Autism Spectrum Disorders (Pervasive Developmental Disorders)
Article Provided by National Institute of Mental Health (NIMH)
Not until the middle of the twentieth century was there a name for a disorder that now appears to affect an estimated 3.4 every 1,000 children ages 3-10, a disorder that causes disruption in families and unfulfilled lives for many children. In 1943 Dr. Leo Kanner of the Johns Hopkins Hospital studied a group of 11 children and introduced the label early infantile autism into the English language. At the same time a German scientist, Dr. Hans Asperger, described a milder form of the disorder that became known as Asperger syndrome. Thus these two disorders were described and are today listed in the Diagnostic and Statistical Manual of Mental Disorders DSM-IV-TR (fourth edition, text revision)1 as two of the five pervasive developmental disorders (PDD), more often referred to today as autism spectrum disorders (ASD). All these disorders are characterized by varying degrees of impairment in communication skills, social interactions, and restricted, repetitive and stereotyped patterns of behavior.
The autism spectrum disorders can often be reliably detected by the age of 3 years, and in some cases as early as 18 months.2 Studies suggest that many children eventually may be accurately identified by the age of 1 year or even younger. The appearance of any of the warning signs of ASD is reason to have a child evaluated by a professional specializing in these disorders.
Parents are usually the first to notice unusual behaviors in their child. In some cases, the baby seemed "different" from birth, unresponsive to people or focusing intently on one item for long periods of time. The first signs of an ASD can also appear in children who seem to have been developing normally. When an engaging, babbling toddler suddenly becomes silent, withdrawn, self-abusive, or indifferent to social overtures, something is wrong. Research has shown that parents are usually correct about noticing developmental problems, although they may not realize the specific nature or degree of the problem.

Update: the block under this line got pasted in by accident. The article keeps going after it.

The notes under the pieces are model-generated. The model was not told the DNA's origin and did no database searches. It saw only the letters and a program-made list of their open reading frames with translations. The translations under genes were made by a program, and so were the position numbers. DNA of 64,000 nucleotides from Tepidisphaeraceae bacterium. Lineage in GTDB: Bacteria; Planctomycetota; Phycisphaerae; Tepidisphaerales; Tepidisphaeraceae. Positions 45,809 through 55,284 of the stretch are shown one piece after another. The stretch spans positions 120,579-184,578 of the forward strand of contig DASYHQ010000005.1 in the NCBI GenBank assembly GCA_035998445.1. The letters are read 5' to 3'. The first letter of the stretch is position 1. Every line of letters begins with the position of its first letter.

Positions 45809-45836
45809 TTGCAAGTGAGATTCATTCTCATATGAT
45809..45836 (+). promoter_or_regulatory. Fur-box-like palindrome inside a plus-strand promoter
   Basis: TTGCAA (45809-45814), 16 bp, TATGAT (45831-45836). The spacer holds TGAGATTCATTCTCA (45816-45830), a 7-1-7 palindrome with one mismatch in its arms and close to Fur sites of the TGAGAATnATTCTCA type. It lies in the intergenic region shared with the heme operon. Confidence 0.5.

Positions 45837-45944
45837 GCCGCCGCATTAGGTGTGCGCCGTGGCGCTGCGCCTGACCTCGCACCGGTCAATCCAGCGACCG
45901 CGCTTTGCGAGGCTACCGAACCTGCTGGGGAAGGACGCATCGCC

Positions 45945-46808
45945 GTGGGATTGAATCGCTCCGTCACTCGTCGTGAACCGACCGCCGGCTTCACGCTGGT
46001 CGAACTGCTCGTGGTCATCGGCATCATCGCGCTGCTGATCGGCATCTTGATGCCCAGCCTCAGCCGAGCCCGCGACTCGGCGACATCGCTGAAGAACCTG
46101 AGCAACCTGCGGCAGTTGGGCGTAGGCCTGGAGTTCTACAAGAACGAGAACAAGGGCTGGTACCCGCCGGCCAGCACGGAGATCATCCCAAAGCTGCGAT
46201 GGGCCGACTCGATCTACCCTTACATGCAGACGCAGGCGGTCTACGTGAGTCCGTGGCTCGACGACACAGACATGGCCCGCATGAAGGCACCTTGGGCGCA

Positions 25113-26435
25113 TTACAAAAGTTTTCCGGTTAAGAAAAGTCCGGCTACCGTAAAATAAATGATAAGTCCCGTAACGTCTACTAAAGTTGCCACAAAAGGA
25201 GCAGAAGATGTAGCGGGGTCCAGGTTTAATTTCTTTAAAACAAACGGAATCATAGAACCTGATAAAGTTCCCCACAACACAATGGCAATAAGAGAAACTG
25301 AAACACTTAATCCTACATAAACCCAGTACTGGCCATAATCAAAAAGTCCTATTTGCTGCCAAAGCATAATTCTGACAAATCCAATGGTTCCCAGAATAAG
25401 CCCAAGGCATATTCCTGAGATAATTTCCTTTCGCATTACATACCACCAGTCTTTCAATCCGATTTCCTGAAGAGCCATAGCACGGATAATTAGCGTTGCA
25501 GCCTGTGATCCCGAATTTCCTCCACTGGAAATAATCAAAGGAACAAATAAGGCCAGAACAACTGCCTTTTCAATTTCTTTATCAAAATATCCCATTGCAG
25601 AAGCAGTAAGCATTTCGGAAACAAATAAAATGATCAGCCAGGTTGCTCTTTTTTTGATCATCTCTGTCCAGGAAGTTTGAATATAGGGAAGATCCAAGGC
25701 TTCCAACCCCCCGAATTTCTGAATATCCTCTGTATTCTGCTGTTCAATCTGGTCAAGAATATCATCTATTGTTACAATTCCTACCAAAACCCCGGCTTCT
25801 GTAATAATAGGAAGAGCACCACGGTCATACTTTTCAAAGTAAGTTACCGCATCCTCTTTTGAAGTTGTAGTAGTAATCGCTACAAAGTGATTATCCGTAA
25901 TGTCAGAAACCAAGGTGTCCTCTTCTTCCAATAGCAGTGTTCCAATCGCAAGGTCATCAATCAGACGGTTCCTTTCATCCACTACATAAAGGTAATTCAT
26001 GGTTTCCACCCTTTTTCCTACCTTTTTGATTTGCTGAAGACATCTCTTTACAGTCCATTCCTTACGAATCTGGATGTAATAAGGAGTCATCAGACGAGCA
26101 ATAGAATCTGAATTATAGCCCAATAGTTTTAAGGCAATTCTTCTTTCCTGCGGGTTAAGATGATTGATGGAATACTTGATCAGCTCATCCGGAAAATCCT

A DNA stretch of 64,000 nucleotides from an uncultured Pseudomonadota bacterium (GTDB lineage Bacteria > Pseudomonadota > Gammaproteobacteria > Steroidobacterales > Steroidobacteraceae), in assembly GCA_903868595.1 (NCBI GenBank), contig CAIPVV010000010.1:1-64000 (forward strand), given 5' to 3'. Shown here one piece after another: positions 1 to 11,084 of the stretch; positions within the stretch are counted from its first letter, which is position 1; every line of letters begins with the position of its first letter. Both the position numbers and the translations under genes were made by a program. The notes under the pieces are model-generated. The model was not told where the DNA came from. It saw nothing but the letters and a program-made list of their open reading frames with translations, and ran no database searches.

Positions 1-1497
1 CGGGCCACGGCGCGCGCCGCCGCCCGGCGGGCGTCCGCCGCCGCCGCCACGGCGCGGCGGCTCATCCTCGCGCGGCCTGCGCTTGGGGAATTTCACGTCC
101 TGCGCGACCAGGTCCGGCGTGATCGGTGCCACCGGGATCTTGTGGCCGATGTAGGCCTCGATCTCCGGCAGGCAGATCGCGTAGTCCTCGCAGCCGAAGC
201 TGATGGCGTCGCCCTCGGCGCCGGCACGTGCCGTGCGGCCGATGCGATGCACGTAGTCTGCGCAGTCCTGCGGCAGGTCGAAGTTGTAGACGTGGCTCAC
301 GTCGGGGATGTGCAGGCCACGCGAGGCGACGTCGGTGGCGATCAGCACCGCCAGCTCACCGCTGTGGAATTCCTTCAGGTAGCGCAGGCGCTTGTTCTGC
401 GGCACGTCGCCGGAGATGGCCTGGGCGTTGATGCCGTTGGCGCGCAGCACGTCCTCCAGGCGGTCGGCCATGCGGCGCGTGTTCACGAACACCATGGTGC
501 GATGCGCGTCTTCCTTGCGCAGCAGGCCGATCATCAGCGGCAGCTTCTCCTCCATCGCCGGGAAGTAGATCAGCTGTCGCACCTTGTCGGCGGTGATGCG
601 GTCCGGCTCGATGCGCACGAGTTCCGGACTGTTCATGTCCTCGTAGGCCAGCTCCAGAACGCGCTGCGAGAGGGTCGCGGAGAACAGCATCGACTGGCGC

The pervasive developmental disorders, or autism spectrum disorders, range from a severe form, called autistic disorder, to a milder form, Asperger syndrome. If a child has symptoms of either of these disorders, but does not meet the specific criteria for either, the diagnosis is called pervasive developmental disorder not otherwise specified (PDD-NOS). Other rare, very severe disorders that are included in the autism spectrum disorders are Rett syndrome and childhood disintegrative disorder. This brochure will focus on classic autism, PDD-NOS, and Asperger syndrome, with brief descriptions of Rett syndrome and childhood disintegrative disorder on the following page.
Rare Autism Spectrum Disorders
Rett Syndrome: Rett syndrome is relatively rare, affecting almost exclusively females, one out of 10,000 to 15,000. After a period of normal development, sometime between 6 and 18 months, autism-like symptoms begin to appear. The little girl's mental and social development regresses-she no longer responds to her parents and pulls away from any social contact. If she has been talking, she stops; she cannot control her feet; she wrings her hands. Some of the problems associated with Rett syndrome can be treated. Physical, occupational, and speech therapy can help with problems of coordination, movement, and speech.
Scientists sponsored by the National Institute of Child Health and Human Development have discovered that a mutation in the sequence of a single gene can cause Rett syndrome. This discovery may help doctors slow or stop the progress of the syndrome. It may also lead to methods of screening for Rett syndrome, thus enabling doctors to start treating these children much sooner, and improving the quality of life these children experience.*